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Marlboro Projects. Part of Coney Island?

Marlboro Projects, a public housing community part of the New York City Housing Authority (NYCHA), has been my home for more than 20 years now. Technically located in the Brooklyn neighborhood known as Gravesend, bordering another known as Bensonhurst, we are so close to Coney Island—only a 15 minute walk from the world famous Nathan’s, Cyclone, and Wonder Wheel—that many of us living here often reply ‘Coney Island’ when asked where we live.

But is Marlboro part of Coney Island? It’s complicated…


One of the most concentrated areas of public housing in the city happens to be in Coney Island. Because of this, a unique neighborhood identity and culture has developed in the projects there, not only because of the social relationships created, but also due to the unique consequences of such an environment. One of these, which is well known, is the unfortunate cycle of violence born out of a frustrated life in economic poverty, and the experience with neglect by the very housing authority that raises our rent and decreases our services.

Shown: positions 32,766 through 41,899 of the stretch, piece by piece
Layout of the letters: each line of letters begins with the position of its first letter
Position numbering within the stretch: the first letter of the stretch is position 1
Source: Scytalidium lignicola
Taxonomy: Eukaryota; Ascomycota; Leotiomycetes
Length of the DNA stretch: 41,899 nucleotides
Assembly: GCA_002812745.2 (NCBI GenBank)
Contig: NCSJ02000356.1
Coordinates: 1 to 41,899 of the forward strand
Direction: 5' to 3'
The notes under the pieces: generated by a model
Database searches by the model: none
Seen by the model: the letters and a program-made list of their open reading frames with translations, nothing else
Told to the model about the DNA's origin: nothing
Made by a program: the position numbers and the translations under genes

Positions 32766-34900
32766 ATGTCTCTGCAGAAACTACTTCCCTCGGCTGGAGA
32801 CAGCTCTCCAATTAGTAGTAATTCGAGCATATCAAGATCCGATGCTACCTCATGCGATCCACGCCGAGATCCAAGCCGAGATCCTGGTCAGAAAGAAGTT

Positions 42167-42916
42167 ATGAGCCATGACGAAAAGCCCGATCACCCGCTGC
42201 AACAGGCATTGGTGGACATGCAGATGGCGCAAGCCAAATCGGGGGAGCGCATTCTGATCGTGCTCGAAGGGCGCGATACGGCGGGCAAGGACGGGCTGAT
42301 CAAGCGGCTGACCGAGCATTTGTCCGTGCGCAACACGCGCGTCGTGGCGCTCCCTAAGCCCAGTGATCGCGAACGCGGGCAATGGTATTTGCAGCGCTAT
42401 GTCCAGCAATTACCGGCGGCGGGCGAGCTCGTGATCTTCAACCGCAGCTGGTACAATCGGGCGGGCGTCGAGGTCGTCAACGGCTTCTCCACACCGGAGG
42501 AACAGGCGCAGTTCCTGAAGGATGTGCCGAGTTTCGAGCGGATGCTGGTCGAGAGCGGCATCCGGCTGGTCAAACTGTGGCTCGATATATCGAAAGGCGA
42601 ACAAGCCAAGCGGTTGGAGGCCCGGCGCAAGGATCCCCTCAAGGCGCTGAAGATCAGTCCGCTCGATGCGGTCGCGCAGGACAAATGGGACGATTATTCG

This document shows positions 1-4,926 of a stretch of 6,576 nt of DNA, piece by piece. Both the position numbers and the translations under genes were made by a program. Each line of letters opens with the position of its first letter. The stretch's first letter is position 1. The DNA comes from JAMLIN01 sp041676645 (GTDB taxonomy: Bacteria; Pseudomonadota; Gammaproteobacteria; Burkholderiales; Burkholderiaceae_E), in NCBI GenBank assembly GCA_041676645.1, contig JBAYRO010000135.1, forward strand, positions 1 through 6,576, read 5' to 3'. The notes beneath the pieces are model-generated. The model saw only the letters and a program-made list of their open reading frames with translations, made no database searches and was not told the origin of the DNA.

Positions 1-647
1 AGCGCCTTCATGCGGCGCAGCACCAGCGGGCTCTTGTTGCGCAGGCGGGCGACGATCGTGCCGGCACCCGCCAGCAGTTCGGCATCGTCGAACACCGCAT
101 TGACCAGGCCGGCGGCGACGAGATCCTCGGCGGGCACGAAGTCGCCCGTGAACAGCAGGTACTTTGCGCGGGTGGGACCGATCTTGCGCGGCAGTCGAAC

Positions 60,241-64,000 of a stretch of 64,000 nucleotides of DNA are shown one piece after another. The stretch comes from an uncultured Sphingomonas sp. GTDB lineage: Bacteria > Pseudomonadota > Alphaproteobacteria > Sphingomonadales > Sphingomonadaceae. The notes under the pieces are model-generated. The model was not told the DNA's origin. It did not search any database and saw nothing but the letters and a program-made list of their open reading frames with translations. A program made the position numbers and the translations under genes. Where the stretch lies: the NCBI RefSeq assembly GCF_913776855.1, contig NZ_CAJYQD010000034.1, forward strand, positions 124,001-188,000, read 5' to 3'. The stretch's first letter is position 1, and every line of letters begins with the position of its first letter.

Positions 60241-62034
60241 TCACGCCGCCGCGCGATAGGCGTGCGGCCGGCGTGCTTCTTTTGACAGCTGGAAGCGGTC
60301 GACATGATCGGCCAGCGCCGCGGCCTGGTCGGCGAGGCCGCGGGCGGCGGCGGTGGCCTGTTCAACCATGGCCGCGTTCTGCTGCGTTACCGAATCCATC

This is something every NYCHA resident is affected by, particularly those in Coney Island, who in addition are still dealing with the results of 2012’s Hurricane Sandy.

In Coney Island, there are several distinct projects, known as housing developments. Marlboro, on the other hand, is an isolated housing development surrounded mainly by private housing units. Although there does exist an association with the particular project one resides within in Coney Island, in Marlboro it is more pronounced.

Thus, even though people from Marlboro may identify with Coney Island, people from the projects of Coney Island may not view Marlboro as part of that community, which is complex in its own right. This is the historic “beef” going back to the early 90s if not earlier, of course it is much more complicated than that.